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Tuesday - Saturday through April 7, free
Norwegian painter and sculptor Edvard Munch “seems to have been one of the first artists in history to take ‘selfies,’” notes the introductory wall text to the Scandinavia House exhibition “The Experimental Self: Edvard Munch’s Photography.” As the free show, which continues through April 7, reveals, that statement does not just refer to Munch’s penchant for self-portraiture, as demonstrated in the recently closed Met exhibit “Edvard Munch: Between the Clock and the Bed,” which included a detailed look at Munch’s depiction of himself over the years. “Munch painted self-portraits throughout his career, but with increased intensity and frequency after 1900,” Gary Garrels, Jon-Ove Steihaug, and Sheena Wagstaff write in the introduction to the Met catalog. “These ‘self-scrutinies,’ as he called them, provide insight into his perceptions of his role as an artist, as a man in society, and as a protagonist in his relationships with others, especially women. . . . Using himself as subject but always allowing technique to influence effect, Munch was able to powerfully investigate the interplay between depicting external reality and meditating on painterly means.”
At Scandinavia House, this is evident in his fascination with photography, which he took up during two periods of his life that were fraught with physical and health issues. Munch took photographs between 1902 and 1910, after his lover, Tulla Larsen, shot him in the left finger, and again from 1927 to the mid-1930s, suffering a hemorrhage in his right eye in 1930. He also took home movies with a camera in 1927. As in his paintings and particularly his prints, Munch experimented with photographic images, playing with exposure length, camera angles, movement, and shadows for his Fatal Destiny portfolio and individual works. He is purposely blurry in “Self-Portrait in Profile Indoors in Åsgårdstrand,” “Self-Portrait at the Breakfast Table at Dr. Jacobson’s Clinic,” and “Self-Portrait ‘à la Marat,’ Beside a Bathtub at Dr. Jacobson’s Clinic.” He is completely naked, holding a sword in 1903’s “Edvard Munch Posing Nude in Åsgårdstrand,” a kind of companion piece to 1907’s “Self-Portrait on Beach with Brushes and Palette in Warnemünde,” in which he holds a paintbrush. The woman in “Nurse in Black, Jacobson’s Clinic,” from 1908-09, has a lot in common with Munch’s 1891 oil painting, “Lady in Black.” There are multiple, ghostly images of both subjects in 1907’s “Edvard Munch and Rosa Meissner in Warnemünde,” evoking the phantasmic bodies in several prints on view, including “Moonlight II.”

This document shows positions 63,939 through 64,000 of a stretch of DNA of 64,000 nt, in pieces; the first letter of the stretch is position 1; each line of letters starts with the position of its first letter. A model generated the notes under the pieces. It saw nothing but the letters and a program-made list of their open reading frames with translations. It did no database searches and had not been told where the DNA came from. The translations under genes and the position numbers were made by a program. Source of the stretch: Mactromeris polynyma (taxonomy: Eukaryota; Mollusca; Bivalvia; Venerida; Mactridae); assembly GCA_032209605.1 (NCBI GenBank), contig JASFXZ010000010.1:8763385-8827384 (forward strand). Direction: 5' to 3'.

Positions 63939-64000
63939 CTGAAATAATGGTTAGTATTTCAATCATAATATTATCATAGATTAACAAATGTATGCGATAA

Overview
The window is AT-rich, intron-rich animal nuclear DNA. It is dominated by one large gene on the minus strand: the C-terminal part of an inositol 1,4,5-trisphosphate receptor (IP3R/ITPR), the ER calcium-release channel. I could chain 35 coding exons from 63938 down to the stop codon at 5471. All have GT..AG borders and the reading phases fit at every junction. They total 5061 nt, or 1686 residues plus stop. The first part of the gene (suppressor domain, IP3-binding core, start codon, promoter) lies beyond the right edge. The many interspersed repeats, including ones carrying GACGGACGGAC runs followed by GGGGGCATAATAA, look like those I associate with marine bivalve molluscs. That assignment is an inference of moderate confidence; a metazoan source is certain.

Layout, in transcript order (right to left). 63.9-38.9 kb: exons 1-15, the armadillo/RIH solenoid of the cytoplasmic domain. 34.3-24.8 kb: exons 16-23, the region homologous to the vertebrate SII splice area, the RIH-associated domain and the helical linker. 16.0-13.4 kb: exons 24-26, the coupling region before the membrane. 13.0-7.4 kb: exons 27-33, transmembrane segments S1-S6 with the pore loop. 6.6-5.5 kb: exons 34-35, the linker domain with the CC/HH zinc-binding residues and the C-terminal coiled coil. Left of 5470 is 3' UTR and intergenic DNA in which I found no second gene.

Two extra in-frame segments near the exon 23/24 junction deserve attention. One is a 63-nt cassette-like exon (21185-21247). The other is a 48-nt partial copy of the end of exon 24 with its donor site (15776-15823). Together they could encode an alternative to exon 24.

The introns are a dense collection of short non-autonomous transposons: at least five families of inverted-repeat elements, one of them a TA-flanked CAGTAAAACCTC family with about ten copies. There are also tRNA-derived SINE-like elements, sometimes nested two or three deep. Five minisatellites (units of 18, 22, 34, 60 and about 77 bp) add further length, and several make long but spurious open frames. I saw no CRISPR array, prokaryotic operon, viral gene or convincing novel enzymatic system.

In the Met catalog, in her essay “The Untimely Face of Munch,” Allison Morehead explains, “‘He is not attached to any school or any direction,’ wrote the Norwegian critic and art historian Jappe Nilssen in 1916, ‘because he himself is one of those who advances and creates his own school and forges his own direction.’ Surely with Munch’s complicity, Nilssen described his friend as both stereotypical avant-garde outsider and chronological anomaly, as an art history unto himself, his own school, his own doctrine, and his own teleology. Perhaps then it is little wonder that Munch made so many self-portraits from the beginning to the end of his career, regularly depicting himself in paintings, prints, drawings, and photographs, and also little wonder that art historians have found them so preoccupying.’” The Scandinavia House show concludes with a short compilation of home movies Munch shot with a Pathé-Baby camera, in which the artist once again focuses on himself as his subject. “I have an old camera with which I have taken countless pictures of myself, often with amazing results,” he said in 1930. “Some day when I am old, and I have nothing better to do than write my autobiography, all my self-portraits will see the light of day again.” It’s fascinating to consider just what Munch, who died in 1944 at the age of eighty, would have thought of contemporary social media and the selfie, offering new opportunities to shine a light on himself.